Norton Atlas Ranger and Norton Atlas Nomad Unveiled

  • The Norton Atlas Ranger and Norton Atlas Nomad are finally unveiled.
  • Both are 650cc-powered scrambler-type bikes.
  • The Ranger is off-road capable while the Nomad is for road use.

Norton’s new 650cc Atlas bikes, the Nomad in front and the Ranger behind(Credit: Norton Motorcycles)

When Norton built its monster V4 RR carbon superbike, it developed the 1200cc engine such that it could be lopped in half to make a compact 650cc parallel twin. Now that 650 has surfaced in a pair of stylish and lightweight scramblers that look like a lot of fun.

The new Atlas bikes share the same 650cc parallel twin, which fires at 270 degrees and offers a healthy 84 hp and a moderate 64 Nm (47.2 lb-ft) of torque. So it seems it needs to be revved to get the most out of it, up to an 11,000 rpm peak.

Both bikes make a fine meal out of the current neo-retro trend, with nice clean lines along the tank, comfy looking seats, nicely shaped twin-tube frames, very scrambly-looking bulletholes in the exhaust heat shields, and analogue twin-clock dashes behind neat LED headlight units. Unfortunately the Atlas’s superbike heritage shows up in a motor that’s clearly designed to be compact and powerful rather than to look good. Silver side plates help a little, but that’s a mess of an engine to look at, so it’s lucky the rest of the bike oozes charm.

Norton Atlas 650 Ranger: flyscreen and “beak” style fender(Credit: Norton Motorcycles)

The Atlas comes in two flavors: the Ranger being the more dirt capable, and the Nomad being set up for the road. As such, the Ranger gets 200 mm of suspension travel at each end, where the Nomad gets 150 mm. So the former’s better for bouncing down green lanes, while the latter has a seat nearly an inch lower.

The Ranger gets radiator protection, a bash plate, a flyscreen, headlight protector and a beaky high front fender, where the Nomad has a regular road fender up front and a wheelbase nearly an inch shorter thanks to the lower suspension, which will make it a quicker turner on the road. As will its 18/17-in spoked wheel set where the Ranger runs a slightly larger 19-in front rim.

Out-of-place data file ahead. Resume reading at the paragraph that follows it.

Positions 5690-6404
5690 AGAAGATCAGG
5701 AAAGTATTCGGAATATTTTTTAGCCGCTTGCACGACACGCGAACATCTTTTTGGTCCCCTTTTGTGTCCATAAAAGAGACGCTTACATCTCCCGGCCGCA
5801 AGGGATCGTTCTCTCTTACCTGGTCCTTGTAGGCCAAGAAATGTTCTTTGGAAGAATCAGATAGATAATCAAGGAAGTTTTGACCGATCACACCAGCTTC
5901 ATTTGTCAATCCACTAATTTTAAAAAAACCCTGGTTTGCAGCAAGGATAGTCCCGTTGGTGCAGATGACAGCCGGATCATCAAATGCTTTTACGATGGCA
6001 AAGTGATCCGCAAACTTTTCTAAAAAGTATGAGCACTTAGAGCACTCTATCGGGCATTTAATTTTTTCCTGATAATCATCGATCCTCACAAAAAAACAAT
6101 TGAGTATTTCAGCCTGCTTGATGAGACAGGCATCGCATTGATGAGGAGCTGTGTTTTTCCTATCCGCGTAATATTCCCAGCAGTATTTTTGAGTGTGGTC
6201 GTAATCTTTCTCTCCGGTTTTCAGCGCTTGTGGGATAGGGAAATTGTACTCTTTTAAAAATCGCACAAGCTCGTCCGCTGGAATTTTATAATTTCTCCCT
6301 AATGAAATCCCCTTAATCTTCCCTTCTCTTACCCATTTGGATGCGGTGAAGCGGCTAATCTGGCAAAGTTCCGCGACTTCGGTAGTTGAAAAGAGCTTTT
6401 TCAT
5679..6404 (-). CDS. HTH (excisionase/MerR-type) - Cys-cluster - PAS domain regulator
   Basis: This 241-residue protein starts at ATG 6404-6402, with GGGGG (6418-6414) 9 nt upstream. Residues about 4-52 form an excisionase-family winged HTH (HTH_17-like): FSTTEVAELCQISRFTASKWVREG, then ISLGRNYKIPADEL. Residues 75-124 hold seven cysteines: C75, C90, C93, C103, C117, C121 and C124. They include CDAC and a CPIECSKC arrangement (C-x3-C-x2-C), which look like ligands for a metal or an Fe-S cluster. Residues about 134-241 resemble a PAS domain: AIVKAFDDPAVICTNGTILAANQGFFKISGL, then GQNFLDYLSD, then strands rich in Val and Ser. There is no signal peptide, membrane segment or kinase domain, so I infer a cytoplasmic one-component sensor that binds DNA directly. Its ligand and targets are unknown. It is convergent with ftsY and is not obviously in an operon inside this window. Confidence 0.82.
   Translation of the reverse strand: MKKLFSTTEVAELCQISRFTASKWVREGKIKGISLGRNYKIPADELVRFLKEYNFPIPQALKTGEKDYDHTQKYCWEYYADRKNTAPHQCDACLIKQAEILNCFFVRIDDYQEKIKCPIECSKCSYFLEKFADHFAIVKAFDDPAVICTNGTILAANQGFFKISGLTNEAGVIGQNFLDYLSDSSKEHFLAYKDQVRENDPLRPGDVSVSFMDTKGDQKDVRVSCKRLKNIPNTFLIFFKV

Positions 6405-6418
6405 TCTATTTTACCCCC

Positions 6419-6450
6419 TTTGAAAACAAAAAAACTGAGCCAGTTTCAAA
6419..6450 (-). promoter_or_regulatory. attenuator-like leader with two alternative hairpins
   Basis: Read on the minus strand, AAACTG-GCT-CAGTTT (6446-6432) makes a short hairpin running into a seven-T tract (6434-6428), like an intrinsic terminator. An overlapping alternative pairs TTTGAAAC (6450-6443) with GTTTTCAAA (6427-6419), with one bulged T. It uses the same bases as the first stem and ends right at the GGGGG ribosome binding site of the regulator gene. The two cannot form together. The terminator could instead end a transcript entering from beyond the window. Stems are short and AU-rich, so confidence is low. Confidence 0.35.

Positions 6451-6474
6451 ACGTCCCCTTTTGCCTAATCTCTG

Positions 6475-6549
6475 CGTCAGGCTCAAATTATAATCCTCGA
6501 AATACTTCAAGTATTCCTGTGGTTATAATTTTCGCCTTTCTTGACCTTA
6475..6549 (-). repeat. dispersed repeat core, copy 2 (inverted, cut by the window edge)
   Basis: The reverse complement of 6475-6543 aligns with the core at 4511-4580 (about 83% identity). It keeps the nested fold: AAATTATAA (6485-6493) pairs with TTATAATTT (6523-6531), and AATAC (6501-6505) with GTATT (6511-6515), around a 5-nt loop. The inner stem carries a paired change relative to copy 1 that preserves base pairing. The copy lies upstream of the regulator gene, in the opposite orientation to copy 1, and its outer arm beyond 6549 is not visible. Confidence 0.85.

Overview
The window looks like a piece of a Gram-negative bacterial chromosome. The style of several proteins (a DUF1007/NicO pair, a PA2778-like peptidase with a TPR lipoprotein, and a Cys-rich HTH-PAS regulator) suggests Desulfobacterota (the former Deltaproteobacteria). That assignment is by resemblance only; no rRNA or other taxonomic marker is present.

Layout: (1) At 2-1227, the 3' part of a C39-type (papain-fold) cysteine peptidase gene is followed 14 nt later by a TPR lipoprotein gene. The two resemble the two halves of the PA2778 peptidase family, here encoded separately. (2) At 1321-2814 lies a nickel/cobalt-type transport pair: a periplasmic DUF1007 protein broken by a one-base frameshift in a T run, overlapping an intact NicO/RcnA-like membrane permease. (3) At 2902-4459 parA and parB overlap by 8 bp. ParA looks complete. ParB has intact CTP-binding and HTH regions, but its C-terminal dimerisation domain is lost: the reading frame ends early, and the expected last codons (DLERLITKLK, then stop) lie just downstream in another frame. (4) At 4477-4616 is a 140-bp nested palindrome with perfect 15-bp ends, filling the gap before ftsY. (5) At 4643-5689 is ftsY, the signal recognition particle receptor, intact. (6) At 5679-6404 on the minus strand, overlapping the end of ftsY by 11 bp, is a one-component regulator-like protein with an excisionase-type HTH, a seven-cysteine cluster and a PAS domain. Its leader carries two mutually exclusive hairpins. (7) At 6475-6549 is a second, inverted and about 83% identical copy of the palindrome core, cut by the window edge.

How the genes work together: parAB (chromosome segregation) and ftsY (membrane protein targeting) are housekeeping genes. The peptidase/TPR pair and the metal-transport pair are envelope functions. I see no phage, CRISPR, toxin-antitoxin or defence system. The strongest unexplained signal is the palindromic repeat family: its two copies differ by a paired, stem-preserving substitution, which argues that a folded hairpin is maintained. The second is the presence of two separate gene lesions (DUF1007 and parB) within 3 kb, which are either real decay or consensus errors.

Norton Atlas 650 Nomad: twin analogue clocks(Credit: Norton Motorcycles)

Strangely enough, although the Ranger is clearly more off-road oriented, both bikes ship with the same Avon Trekrider tires, which look to us like terrific road sports touring hoops with some gravel and grass capability. Anyone who’s serious about punting these things down trails tougher than the average green lane will probably want to look to Continental TKC80s or something else a bit muddier.

The new Atlas bikes (and you’re reading about the new Atlas on New Atlas) are available for pre-order now. Deliveries begin in the UK in May 2019, American orders will follow a few months later, and Australians will get theirs in late 2019. There are plenty of shots of both bike in the gallery.

Source: Norton

Norton Atlas 650 Ranger: decent looking seat for a scrambler(Credit: Norton Motorcycles)

Norton Atlas 650 Ranger: high-rise exhaust(Credit: Norton Motorcycles)

Norton Atlas 650 Ranger: overall a nice looking bike, but not much can be done with that motor(Credit: Norton Motorcycles)

Norton Atlas 650 Ranger: the more adventure-focused of the two, with 200 mm suspension travel at either end(Credit: Norton Motorcycles)

Norton Atlas 650 Ranger: 19-in spoked wheel at the front, 17-in at the rear(Credit: Norton Motorcycles)

Norton Atlas 650 Nomad: comfy seat unit(Credit: Norton Motorcycles)

Norton Atlas 650 Nomad: glimpse of the nicely bent twin tube frame(Credit: Norton Motorcycles)

Norton Atlas 650 Nomad: for the roadier rider, or shorties(Credit: Norton Motorcycles)

Norton Atlas 650 Nomad: a handsome profile, aside from the motor(Credit: Norton Motorcycles)

Norton Atlas 650 Nomad: wears the same Avon Trekrider tires as the more dirt-focused Ranger(Credit: Norton Motorcycles)